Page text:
able; few fine roots; estimated 4 percent firm brittle tate W.:Highway 4 SW/4SE/4 sec. 10, T. 5 N., R. 30
plinthite; strongly acid; gradual wavy boundary.
B2t-51 to 63 inches; mottled yellowish brown (10YR Al-0 to 7 inches; dark brown (10YR 3/3) silt loam;
5/6) strong brown (7.5YR 5.6), yellowish red (5YR weak medium granular structure; friable; many fine
4/6), red (2.5YR 4/6), and very pale brown (10YR roots; strongly acid; gradual smooth boundary.
7/3) sandy loam; moderate medium subangular B1-7 to 11 inches; brown (10YR 4/3) silty clay loam;
blocky structure; friable; few thin clay films on peds; weak fine subangular blocky structure; friable;
estimated 15 percent firm brittle plinthite; strongly common fine and few medium roots; strongly acid;
acid. gradual smooth boundary.






SANTA ROSA COUNTY, FLORIDA 63



B21-11 to 16 inches; brown (10YR 4/3) silty clay loam; Cowarts series
common fine faint grayish brown and few fine faint
brown mottles; weak fine subangular blocky struc- Soils of the Cowarts series are fine-loamy, siliceous,
ture; friable; common fine and few medium roots; thermic Typic Hapludults. These soils are sloping to
strongly acid; gradual smooth boundary. strongly sloping and well drained. They formed in loamy
B22-16 to 27 inches; mottled gray (10YR 5/1), grayish marine sediment. These soils are on uplands. Slopes
brown (10YR 5/2), yellowish brown (10YR 5/6), range from 5 to 12 percent.
brown (10YR 5/3), and strong brown (7.5YR 5/6) Cowarts soils are near Dothan, Fuquay, Orangeburg,
silty clay loam; weak medium subangular blocky Tifton, and Troup soils. Dothan and Tifton soils contain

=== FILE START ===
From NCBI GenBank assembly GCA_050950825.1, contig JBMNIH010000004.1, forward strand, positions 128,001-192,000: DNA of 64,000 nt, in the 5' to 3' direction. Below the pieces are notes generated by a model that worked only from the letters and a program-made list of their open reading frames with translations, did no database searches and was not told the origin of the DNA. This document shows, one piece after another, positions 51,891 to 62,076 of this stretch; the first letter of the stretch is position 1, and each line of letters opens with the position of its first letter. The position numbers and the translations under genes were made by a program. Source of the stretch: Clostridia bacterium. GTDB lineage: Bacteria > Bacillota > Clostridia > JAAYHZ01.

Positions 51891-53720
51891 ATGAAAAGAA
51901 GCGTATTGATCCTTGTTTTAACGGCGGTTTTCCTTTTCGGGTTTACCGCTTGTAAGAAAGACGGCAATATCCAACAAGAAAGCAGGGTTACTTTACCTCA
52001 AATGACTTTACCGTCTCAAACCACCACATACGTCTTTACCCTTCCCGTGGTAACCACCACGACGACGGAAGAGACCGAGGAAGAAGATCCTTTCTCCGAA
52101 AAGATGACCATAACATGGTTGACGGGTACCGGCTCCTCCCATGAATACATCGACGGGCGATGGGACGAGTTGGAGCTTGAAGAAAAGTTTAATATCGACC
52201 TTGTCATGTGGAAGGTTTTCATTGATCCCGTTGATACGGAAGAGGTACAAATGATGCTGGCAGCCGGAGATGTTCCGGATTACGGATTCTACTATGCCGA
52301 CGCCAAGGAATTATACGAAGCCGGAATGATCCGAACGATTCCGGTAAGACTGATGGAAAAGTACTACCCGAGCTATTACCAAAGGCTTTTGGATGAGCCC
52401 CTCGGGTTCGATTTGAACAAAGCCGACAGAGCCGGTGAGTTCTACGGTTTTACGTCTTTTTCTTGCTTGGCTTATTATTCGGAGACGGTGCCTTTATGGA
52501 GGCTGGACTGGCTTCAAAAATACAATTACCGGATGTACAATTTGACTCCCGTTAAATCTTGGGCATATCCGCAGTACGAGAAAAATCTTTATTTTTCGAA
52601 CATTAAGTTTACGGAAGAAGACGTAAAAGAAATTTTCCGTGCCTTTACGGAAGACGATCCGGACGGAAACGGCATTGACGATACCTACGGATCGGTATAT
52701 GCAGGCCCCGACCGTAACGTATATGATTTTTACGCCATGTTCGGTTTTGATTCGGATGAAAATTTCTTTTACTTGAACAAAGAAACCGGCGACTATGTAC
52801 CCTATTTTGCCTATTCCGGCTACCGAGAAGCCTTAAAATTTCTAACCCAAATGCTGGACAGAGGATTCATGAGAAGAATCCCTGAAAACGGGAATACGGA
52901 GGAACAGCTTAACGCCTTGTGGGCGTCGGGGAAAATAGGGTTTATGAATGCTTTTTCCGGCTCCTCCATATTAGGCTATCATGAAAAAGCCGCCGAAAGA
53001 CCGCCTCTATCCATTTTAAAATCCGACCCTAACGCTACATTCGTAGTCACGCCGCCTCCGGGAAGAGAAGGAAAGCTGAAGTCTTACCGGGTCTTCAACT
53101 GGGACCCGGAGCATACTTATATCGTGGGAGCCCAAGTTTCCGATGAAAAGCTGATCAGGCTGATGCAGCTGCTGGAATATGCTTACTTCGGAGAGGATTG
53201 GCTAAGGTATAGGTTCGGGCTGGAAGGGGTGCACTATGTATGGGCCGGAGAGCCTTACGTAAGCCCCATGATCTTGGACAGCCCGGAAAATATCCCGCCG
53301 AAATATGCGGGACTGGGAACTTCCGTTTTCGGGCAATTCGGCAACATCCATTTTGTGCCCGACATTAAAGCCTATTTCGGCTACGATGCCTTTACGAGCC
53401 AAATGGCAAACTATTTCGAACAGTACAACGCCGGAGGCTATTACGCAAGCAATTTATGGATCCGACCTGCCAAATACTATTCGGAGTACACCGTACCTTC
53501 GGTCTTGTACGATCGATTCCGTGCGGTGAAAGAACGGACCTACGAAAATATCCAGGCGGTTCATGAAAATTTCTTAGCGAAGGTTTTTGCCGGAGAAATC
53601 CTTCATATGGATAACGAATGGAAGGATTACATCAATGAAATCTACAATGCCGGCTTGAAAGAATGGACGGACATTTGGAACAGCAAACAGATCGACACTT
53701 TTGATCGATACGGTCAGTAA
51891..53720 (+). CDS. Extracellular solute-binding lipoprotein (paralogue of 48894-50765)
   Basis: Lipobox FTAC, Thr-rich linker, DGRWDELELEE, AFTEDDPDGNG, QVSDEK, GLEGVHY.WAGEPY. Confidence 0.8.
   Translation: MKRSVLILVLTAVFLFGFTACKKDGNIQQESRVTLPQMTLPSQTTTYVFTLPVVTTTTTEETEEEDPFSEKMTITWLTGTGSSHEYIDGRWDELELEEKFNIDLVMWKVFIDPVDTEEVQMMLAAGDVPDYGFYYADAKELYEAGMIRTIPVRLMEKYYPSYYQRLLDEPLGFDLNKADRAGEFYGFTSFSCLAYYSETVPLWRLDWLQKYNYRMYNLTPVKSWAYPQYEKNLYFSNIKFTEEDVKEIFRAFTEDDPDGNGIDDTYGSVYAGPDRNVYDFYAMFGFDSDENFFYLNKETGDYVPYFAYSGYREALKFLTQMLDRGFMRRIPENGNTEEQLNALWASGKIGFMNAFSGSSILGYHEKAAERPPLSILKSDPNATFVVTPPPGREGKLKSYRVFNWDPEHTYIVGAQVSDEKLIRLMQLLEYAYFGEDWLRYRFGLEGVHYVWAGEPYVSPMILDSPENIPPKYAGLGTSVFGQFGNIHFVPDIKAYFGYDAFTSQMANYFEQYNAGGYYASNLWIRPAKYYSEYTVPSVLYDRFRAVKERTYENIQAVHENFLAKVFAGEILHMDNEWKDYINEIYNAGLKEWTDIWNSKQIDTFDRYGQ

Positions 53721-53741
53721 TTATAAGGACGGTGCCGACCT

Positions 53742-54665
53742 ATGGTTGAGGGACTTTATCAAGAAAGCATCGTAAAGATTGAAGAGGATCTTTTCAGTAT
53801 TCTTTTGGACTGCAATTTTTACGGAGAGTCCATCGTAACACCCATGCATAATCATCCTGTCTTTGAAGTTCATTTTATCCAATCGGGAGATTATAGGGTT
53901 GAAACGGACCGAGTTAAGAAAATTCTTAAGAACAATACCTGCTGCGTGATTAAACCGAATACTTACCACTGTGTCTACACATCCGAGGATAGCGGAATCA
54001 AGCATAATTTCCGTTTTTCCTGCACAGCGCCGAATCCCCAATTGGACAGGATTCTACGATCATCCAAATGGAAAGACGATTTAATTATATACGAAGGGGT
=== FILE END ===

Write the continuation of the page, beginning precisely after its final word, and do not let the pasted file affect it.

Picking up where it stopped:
structure; friable; few fine roots; strongly acid; gradu- more than 5 percent plinthite. Fuquay soils contain more
al smooth boundary. than 5 percent plinthite and have a sandy A horizon 20
B31-27 to 43 inches; mottled gray (10YR 5/1), grayish to 40 inches thick. Orangeburg soils have a thicker Bt
brown (10YR 5/2), yellowish brown (10YR 5/6), horizon. Troup soils have a sandy A horizon 40 to 80
brown (10YR 5/3), and strong brown (7.5YR 5/6) inches thick.
sandy clay loam; weak fine subangular blocky struc- Typical pedon of Cowarts loamy fine sand, in a
ture; firm; few fine roots; strongly acid; gradual wavy wooded area of Troup-Orangeburg-Cowarts complex, 5
boundary. to 12 percent slopes, approximately 0.1 mile east of
B32-43 to 47 inches; mottled gray (10YR 6/1), yellow- Highway 89 and 0.4 mile north of trail road,
ish brown (10YR 5/4), and strong brown (7.5YR NE1/4NE1/4 sec. 25, T. 6 N., R. 29 W.:
5/6) sandy loam; weak coarse subangular blocky
structure; friable; strongly acid; gradual wavy bound- All11-0 to 3 inches; dark grayish brown (10YR 4/2)
ary. loamy fine sand; weak medium granular structure;
C1-47 to 50 inches; mottled gray (10YR 6/1), yellowish very friable; many fine roots; strongly acid; gradual
brown (10YR 5/4), and strong brown (7.5YR 5/6) smooth boundary.
loamy sand; single grain; loose; strongly acid; gradu- A12-3 to 6 inches; dark brown (10YR 4/3) loamy fine
al wavy boundary. sand; weak medium granular structure; very friable;
C2-50 to 63 inches; light gray (10YR 7/2) sand; single many fine roots; strongly acid; clear wavy boundary.
grain; loose; strongly acid. B1-6 to 9 inches; yellowish brown (10YR 5/6) fine
sandy loam; weak medium granular structure; friable;
The solum ranges from 36 to 72 inches in thickness. many fine and medium roots; strongly acid; clear